Healthy Eating: Joys and Challenges
By Ariane Lang
If you ask a group of people what eating healthy means to them, you will probably get a different answer every time. For some, healthy eating means reining in a fast food habit or consuming more fruits and vegetables, while for others it may mean occasionally enjoying a piece of cake without feeling guilty. Still yet, those who have certain medical conditions and even food allergies may conceptualise the concept of healthy eating in their own unique way. In short, there’s no single right answer to what healthy eating means.
Healthy eating is human, and as humans, we all have different wants and needs, which inevitably affect our food choices. What’s more, what healthy eating means to you may even change throughout the different stages of your life as you grow and adapt to your ever-changing needs. The definition of healthy eating has changed for me a couple of times in the past few years.
By the time I was in college, healthy eating was about following nutritional guidelines and doing everything by the book. However, it meant that my view of the food on my plate had changed. I went from seeing meals I enjoyed to only seeing nutrients. Suddenly, I went from seeing rice and beans to seeing complex carbs and plant-based proteins.
Then, when I started practicing as a nutritionist, the notion that a dietician should look a certain way or fit into a specific body type led me to believe that healthy eating meant measuring my food to know exactly what I was consuming. I would eat whatever I wanted, as long as the nutrients I needed were accounted for. I gave my body everything it needed to be healthy, but healthy eating goes beyond the nutrients.
It’s also about how it makes you feel, and with food being an essential part of culture and social events, eating should be something we enjoy. Today I have a different approach to healthy eating.
I’m far more flexible with my meals, and I understand that balance is key to being nourished and happy with food. Healthy eating now means that, most of the time, I make sure to have food from all food groups on my plate without measuring anything or thinking about plant-based vs. animal-based protein or simple vs. complex carbs.
It also means that I get to enjoy a bit of everything — including sweets, fast food, and desserts — with moderation and without the need to measure or account for it. As you can see, finding the balance that worked for me didn’t happen overnight. On the contrary, my definition of healthy eating has been changing as I’ve gone through the different stages of my life. As long as you aim to nourish your body and listen to what it needs, you can also give healthy eating your own meaning, because healthy eating is for everyone.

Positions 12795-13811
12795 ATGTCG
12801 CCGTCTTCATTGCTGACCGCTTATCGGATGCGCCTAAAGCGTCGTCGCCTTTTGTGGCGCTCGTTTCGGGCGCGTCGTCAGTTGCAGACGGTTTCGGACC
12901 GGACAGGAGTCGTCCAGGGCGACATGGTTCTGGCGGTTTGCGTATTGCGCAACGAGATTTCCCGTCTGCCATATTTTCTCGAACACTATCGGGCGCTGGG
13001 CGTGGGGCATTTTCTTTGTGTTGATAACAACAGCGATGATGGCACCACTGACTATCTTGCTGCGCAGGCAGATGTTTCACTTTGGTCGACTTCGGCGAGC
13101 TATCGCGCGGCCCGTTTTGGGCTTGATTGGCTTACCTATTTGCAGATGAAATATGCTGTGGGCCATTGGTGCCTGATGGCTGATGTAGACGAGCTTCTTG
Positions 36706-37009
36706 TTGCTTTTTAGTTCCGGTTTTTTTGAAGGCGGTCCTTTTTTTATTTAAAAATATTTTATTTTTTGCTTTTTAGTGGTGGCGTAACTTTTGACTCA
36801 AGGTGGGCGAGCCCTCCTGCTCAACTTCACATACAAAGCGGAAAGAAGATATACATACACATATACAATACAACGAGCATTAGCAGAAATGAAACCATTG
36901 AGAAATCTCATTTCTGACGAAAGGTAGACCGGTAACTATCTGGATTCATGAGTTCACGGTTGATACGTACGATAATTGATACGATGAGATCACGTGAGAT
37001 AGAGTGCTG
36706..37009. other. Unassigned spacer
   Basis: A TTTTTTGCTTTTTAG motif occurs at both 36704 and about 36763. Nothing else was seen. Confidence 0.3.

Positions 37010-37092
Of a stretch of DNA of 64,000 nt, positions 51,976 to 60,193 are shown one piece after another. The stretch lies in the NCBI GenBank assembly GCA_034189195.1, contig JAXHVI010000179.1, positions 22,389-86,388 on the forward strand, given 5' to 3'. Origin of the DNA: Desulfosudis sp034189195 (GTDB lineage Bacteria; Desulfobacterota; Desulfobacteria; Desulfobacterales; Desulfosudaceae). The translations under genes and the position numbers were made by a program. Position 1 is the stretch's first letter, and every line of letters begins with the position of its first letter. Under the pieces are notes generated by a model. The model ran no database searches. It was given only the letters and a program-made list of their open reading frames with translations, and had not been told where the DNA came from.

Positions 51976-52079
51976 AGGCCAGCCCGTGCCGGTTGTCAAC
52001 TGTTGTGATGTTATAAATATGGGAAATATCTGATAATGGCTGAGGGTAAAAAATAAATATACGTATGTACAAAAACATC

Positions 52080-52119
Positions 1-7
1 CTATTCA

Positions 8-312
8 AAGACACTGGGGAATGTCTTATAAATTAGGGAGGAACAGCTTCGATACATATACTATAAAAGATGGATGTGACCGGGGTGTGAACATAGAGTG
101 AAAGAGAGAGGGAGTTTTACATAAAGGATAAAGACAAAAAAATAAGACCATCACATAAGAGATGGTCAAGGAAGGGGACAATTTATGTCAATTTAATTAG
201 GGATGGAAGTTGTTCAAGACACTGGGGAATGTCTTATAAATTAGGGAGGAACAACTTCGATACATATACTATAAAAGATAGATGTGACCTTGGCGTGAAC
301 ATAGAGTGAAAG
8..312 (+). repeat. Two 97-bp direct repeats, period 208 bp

Seeing the bigger picture
As with many things in life, eating healthy doesn’t always end up as you planned. You may find yourself stuck at work late at night or too tired to prepare a home-cooked dinner, and that doesn’t mean that you shouldn’t order take-out and actually enjoy it.
If healthy eating means being flexible with what you eat, you’ll need to learn to adapt to the circumstances, which may happen more often than not. In cases when I’m choosing food on the spur of the moment, I try to opt for the best choice out of what I’m given. Whenever I can, I try to order the closest thing to a homecooked meal or go for a sandwich, salad, or bowl.
Yet, sometimes I do crave some pizza — so I eat and enjoy that, too! At times like this, I remember to see the bigger picture. That is, that healthy eating is not defined by single meals but by the choices we make day after day. A close friend once told me a saying that goes, “One bad meal will not make you sick, just as one good meal will not make you healthy.” To help you create your best meal plan, we’ll send you expert, evidence-based guidance on nutrition and weight loss.
It may be challenging sometimes
When you’re a dietician, many people think that eating healthy comes naturally to you. Yet, we’re human beings, too, and we love dessert and crave foods like anybody else. In my case, one of the biggest challenges I’ve had to face was when I had to give up most carbcontaining foods to manage recurring infections. Carbs are present in many food groups, including grains, starchy vegetables, legumes, fruit, and dairy. They’re also present in processed foods and sweets. Experts often categorise them into two groups according to their fibre content:
• Whole grains retain their naturally occurring fibre
• Refined carbs are processed to remove their fibre and contain added sugar In theory, I was supposed to eliminate refined carbs, which some people would argue is the healthiest thing to do. However, in practice, I ended up giving up all kinds of processed carbs, including whole wheat bread and pasta, alongside starchy vegetables, grains, and dairy.
Thus, the list of carb-rich foods I could eat was limited to fruits, oats, quinoa, and legumes — lentils, beans, chickpeas, and edamame. Some people told me that this transition wouldn’t be so hard for me as a dietician. However, it took me a while to adjust to my new eating pattern, especially when planning on-the-go snacks or eating out. I learned that organisation and creativity are key to managing my nutritional needs.